Toni Taylor erred in the article "15th Anniversary of Boeing 747" (March 3), saying, "and, as everybody knows, Air Force One, which carries our President around, is a 747." . . . As of about a week ago, Air Force One that landed and took off from Point Mugu with President Reagan aboard was still a modified Boeing 707.
DONALD W. NESBIT
. . . Acquired in late 1961, Air Force One is a Boeing 707-320B with a special VIP interior. The Air Force designation is VC-137C. . . .
WILLIAM A. RILEY
. . . Sorry, Toni, both Air Force Ones (SAM 26000 and SAM 27000), also known as "The Spirit of '76," are 707s. In addition to the many times they are shown on TV, I have seen them at Edwards AFB and Palm Springs. Also, in the documentary shown on KCET on Jan. 11, there they are, 707s.
NORMA S. WELLS
Working with British tourists coming on holiday to America, I was amused by the Feb. 10 letter of Patti and Vic Sabatini denouncing the perils of traveling abroad. Usually, the first thing British tourists ask on arrival here is, "What can we do to protect ourselves against all the terrible crime we hear of in America?"
During my two years in various parts of the Western United States, I have known several cases of tourists having their hotel rooms broken into, being mugged in the street or in hotel elevators, and being held up at gunpoint in a "respectable" hotel bar. Hardly the peaceful haven the Sabatinis would have us believe in.
By all means stay in the "good old U.S.A.," but never delude yourselves into thinking you are getting a substitute for the culture, art and architecture that have existed for 2,000 years in Europe.
MRS. KATE BLAIR
. . . Patti and Vic Sabatini who canceled their tour to Europe after reading about some American tourists who had been robbed. What a shame! We have been to Europe seven times, driving all over on our own, and have never had a bad experience of any kind. Quite the opposite. Here at home, where we have lived for 35 years, our home has been burglarized three times and we have been robbed at gunpoint in our garage. I'll take Europe anytime.
It is very wise of the Sabatinis to confine themselves to the United States, not for their good but for that of the United States. The attitudes that came through in their letter would make them poor ambassadors for America and reinforce the stereotyped view of American tourists.
My husband, a Canadian, is a travel agent and I, British, have been employed in contract negotiations by international companies for a number of years. We live very happily and enjoyably in Bakersfield. We have lived, also, in Canada, England and Houston. We feel considerably less safe from street crime, say, in New York, Los Angeles or Houston than we feel in foreign cities. Yes, there is street crime in foreign cities, but we believe that the incidence of it, not just in numbers but in proportion to the population, is much greater in U.S. cities and, potentially, is a lot more violent with the ready availability of guns in America.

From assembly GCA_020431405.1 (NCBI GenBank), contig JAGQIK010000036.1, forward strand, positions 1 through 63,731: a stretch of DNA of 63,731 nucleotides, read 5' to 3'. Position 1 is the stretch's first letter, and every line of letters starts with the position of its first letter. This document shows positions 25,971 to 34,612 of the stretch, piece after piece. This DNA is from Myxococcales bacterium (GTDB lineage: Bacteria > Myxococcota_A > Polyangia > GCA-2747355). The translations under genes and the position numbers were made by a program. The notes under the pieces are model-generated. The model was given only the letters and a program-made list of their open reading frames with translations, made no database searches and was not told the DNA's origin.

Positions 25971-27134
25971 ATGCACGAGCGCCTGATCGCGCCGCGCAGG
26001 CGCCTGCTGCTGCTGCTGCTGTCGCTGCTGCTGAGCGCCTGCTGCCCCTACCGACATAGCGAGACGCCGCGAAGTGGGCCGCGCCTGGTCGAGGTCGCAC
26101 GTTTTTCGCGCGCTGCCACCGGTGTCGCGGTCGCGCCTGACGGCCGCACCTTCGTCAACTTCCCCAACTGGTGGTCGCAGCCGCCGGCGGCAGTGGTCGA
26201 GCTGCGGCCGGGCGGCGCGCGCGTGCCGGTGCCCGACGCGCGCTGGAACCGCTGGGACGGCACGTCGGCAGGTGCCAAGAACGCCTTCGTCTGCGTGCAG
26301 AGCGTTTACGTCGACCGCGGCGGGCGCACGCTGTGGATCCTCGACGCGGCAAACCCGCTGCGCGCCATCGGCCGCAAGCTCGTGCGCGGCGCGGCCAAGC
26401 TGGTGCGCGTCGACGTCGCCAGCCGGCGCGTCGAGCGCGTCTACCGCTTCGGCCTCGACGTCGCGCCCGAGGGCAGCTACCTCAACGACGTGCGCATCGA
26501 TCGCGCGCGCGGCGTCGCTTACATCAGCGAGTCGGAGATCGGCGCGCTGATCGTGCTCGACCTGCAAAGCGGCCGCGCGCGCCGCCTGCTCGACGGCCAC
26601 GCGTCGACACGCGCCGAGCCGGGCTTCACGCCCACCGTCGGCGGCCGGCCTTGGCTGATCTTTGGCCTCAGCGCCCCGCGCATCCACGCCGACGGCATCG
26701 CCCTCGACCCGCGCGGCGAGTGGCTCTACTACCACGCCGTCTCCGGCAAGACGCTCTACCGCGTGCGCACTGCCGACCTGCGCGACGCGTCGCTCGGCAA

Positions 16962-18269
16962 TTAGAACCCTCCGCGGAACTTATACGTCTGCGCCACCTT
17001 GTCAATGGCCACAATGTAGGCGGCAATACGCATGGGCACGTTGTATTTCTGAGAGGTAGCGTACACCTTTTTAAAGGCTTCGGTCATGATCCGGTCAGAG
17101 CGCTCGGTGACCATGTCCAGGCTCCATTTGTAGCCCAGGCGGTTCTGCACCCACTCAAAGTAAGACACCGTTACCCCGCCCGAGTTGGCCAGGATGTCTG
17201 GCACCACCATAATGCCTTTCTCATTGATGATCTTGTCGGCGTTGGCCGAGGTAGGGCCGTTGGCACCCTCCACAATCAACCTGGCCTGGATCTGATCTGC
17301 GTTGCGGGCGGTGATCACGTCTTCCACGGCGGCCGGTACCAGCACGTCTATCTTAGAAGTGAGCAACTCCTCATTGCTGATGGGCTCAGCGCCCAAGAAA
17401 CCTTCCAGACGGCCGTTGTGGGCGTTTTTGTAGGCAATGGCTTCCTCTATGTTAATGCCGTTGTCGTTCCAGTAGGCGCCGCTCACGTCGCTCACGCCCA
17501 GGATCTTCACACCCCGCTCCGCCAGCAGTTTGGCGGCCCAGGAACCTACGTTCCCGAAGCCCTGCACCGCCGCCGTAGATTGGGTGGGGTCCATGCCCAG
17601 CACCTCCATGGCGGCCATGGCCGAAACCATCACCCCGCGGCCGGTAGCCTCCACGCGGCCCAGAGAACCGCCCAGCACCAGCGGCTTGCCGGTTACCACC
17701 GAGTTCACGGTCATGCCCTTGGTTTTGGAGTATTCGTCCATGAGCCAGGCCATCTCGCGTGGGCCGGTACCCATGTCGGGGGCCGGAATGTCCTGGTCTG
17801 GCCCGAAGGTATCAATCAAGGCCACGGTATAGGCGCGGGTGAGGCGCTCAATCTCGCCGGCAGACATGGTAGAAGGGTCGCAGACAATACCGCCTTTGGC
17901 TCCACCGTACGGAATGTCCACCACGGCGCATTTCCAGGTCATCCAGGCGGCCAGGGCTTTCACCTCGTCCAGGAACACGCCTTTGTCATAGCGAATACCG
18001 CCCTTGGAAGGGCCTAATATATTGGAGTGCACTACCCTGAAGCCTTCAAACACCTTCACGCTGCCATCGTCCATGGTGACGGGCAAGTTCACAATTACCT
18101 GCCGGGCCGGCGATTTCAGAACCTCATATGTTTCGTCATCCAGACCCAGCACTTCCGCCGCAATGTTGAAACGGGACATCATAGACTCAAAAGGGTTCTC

There is nothing like starting the day with a hearty laugh. I am indebted to the couple from Toluca Lake for having made my Sunday. Did these people drop in from another planet? Poor Police Chief Gates is trying to get the money to hire a few more police to help stem the plethora of robberies, muggings, murders, rapes, etc., that is awash in the L.A. area.
I have lost track of the number of my friends who have had their lovely homes broken into, and I know two people who have had guns stuck in their backs in broad daylight.
Having traveled the world for 40 years I do not expect my government to do one thing for me abroad, but I fervently hope some day they will keep their noses out of other people's problems long enough to clean up their act at home.
The Feb. 10 David Shaw article, "Wild Dash to Airport," was not funny or informative. I buy The Times on Sunday mainly for the Travel section. Such articles serve no purpose to the person who wants to know more about "how to travel." Neglectful care of a passport is certainly not recommended.
WILMAR N. TOGNAZZINI
The article by Cecil Smith (Feb. 17) about Yorkshire was delightful. My wife and I visited Britain for the first time in 1969. As I had cousins living in the city of York, we decided to visit them. . . . My cousins are very proud of Yorkshire and drove us to places the ordinary tourist never has a chance to see, such as those mentioned by Smith. Thank you. I wish I had Smith's talent to paint such a lovely picture in so few words.
Enjoyed "Visions of Yorkshire" by Cecil Smith. His references to Longleat Hall brought memories of May, 1953, when my partner and I organized the opening of Longleat to the public. . . .
My wife and I are visiting England this year after an absence of 29 years, and plan to follow Smith's itinerary.